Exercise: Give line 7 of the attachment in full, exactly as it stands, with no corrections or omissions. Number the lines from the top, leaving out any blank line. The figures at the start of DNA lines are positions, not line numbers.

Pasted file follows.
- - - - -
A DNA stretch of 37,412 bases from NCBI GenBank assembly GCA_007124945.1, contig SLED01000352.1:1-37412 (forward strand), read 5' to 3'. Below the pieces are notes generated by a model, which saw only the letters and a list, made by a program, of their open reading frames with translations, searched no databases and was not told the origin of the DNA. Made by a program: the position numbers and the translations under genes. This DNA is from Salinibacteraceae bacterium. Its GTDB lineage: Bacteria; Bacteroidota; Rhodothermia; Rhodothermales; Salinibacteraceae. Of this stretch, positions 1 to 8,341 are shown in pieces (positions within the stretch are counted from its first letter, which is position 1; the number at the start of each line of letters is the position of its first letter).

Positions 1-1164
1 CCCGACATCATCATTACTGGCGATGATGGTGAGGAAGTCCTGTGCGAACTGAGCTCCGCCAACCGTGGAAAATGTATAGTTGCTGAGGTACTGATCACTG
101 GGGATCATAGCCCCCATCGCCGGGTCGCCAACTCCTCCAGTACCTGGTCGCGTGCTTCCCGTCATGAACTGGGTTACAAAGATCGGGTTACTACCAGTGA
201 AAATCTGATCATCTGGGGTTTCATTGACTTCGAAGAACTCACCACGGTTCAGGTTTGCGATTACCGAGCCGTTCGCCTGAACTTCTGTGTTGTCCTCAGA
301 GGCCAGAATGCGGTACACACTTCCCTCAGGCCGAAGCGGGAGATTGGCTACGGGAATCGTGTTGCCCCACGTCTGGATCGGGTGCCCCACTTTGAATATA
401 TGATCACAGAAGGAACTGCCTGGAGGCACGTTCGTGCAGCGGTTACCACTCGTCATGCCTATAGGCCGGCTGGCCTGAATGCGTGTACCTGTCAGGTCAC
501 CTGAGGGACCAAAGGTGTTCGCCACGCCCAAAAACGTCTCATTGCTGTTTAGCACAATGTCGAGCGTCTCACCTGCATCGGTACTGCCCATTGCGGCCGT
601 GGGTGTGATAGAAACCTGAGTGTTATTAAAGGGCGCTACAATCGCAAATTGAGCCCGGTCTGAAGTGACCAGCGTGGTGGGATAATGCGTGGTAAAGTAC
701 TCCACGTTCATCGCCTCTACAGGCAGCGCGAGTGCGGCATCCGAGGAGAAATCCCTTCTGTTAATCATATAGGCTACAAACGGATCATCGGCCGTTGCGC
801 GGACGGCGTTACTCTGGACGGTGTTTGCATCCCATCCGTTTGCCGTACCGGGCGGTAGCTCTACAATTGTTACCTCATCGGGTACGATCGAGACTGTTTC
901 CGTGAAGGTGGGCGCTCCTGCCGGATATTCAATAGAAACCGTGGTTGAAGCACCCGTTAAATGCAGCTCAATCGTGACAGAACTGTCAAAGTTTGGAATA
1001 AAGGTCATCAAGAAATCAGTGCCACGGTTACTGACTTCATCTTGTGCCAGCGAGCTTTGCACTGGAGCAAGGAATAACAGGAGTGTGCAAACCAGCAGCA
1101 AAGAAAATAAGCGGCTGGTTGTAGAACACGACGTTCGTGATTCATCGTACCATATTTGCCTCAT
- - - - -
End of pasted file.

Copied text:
401 TGATCACAGAAGGAACTGCCTGGAGGCACGTTCGTGCAGCGGTTACCACTCGTCATGCCTATAGGCCGGCTGGCCTGAATGCGTGTACCTGTCAGGTCAC